Brady Thomson, Ryan Cutler and Clara Askew with Chromebooks at Lehi Elementary. | Nicole Kunze

Archibald offers service, then charities benefit from donation

Lehi Elementary has benefitted from the charitable service hours of Jason Archibald, an employee of Adobe, for many years. For every ten hours of service Archibald records, Adobe gives him (and every Adobe employee) $250 for the charity of his choice. Every year Archibald maxes out his service hours at Adobe, which translates into $10,000 to divide among non-profit organizations he wants to support.

“Most of my service hours are with Boy Scouts of America,” said Jason Archibald, who logged hundreds of hours of service when he was a bishop in The Church of Jesus Christ of Latter-day Saints and continues to get as many hours as he can now that he is released. “Every time I went on a campout with the Scouts, that was $500 for charity.” Archibald donates the money he earns from Adobe by serving causes that are close to his heart, like Lehi Elementary, where his wife is employed and his children have attended school, Trout Unlimited (Archibald is an avid fisherman), an organization that fights for clean water in lakes and streams around the country, the swimming program at Lehi Elementary where his son competes, and other causes championed by neighbors and friends in town.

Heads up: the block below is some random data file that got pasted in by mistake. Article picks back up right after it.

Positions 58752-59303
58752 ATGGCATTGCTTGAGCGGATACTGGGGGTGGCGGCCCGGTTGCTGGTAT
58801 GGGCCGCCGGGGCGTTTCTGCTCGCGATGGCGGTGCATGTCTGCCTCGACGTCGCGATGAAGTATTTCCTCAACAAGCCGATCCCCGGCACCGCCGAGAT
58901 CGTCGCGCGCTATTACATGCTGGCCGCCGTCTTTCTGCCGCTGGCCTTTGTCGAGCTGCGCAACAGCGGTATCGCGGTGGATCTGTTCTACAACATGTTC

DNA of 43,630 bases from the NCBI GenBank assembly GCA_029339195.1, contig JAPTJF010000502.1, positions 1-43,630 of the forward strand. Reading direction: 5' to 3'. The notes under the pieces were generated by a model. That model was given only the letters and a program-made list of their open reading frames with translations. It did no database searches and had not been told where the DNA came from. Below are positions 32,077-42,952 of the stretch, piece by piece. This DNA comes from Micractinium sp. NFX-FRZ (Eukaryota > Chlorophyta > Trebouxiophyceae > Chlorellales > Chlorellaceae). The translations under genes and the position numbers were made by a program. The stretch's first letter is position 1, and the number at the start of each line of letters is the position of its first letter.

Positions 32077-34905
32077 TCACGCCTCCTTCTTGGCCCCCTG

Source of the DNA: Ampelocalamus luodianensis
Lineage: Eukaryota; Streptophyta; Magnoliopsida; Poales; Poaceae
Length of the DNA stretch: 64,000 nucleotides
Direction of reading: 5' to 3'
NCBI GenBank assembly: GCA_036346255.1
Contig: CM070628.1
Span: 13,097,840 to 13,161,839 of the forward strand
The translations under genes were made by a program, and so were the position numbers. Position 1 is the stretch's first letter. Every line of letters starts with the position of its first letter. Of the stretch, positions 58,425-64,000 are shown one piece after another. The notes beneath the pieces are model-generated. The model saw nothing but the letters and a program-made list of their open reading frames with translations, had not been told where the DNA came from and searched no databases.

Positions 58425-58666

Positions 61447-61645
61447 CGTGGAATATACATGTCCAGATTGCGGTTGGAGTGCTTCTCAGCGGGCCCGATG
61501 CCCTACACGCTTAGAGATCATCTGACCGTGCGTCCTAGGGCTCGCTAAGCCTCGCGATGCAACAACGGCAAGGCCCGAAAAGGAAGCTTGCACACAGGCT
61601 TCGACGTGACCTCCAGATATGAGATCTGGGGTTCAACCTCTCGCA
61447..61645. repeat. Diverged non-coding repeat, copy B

Adobe has a quarterly event where charities in the area can set up a table near the cafeteria and advertise their cause to the employees. Archibald has been alerted to the needs of charities like Just for Kids, a non-profit started by Michelle Holbrook for special needs children, because they show up and ask for help. “Adobe really encourages employees to reach out, to serve the community the best they can. I’ve heard of other employers who give to charities, but I like that Adobe adds the element of service hours, our time,” said Archibald. “I find myself looking for ways I can serve and log hours.”

Jason Archibald recently donated $2,500 to Lehi Elementary PTA. “Principal Hundley and I talked a lot about what would help the kids the most right now,” said Alicia Cutler, PTA President at Lehi Elementary. “Our school is so far behind updating the technology that the biggest need right now is Chromebooks.” Cutler needed to get a majority vote from the Lehi Elementary PTA in order to use the money for Chromebooks, which can be surprisingly difficult because few members of the PTA come to meetings. The Lehi Elementary PTA did get the majority to vote for the new Chromebooks and the process is underway. “It costs $100 to repair them and $200 for a new one. To spend a little more, we get brand new ones that will last that much longer and are the updated version as well,” explained Cutler. Rather than repair 24 old Chromebooks, the PTA chose to buy 12 new ones with Archibald’s donation.

“The kids use Chromebooks for everything!” said Lehi Elementary Principal Kerri Hundley. “We have to get a $30 license for each Chromebook and they need to be replaced about every four years. It’s tough to keep up with the demand.” Donations like Jason Archibald’s go a long way at Lehi Elementary.

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